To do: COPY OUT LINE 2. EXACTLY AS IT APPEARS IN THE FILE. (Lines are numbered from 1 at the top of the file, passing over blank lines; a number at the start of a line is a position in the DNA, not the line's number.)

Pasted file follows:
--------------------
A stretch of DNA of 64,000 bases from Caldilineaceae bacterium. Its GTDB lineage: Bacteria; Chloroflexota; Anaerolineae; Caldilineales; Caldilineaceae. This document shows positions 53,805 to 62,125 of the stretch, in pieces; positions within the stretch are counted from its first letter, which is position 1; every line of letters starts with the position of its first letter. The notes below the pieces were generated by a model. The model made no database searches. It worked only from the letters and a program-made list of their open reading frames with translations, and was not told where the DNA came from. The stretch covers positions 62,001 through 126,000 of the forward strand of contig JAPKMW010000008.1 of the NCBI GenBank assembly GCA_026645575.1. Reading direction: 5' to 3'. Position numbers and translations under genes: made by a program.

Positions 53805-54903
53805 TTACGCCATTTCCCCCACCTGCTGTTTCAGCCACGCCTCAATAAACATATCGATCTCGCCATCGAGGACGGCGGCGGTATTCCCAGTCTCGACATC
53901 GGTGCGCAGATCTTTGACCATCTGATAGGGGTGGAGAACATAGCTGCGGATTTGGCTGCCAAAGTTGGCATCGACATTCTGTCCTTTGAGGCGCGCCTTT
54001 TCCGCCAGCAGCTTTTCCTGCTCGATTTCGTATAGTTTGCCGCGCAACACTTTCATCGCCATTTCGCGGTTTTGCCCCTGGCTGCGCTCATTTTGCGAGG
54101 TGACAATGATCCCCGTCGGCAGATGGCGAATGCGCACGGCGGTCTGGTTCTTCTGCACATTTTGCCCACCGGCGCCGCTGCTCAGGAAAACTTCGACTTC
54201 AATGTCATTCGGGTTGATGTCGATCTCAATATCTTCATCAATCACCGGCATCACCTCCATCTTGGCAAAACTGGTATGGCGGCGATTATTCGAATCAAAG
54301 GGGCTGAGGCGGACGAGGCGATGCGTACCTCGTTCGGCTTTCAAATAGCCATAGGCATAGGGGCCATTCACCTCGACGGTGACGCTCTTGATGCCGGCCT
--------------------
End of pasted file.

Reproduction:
Positions 53805-54903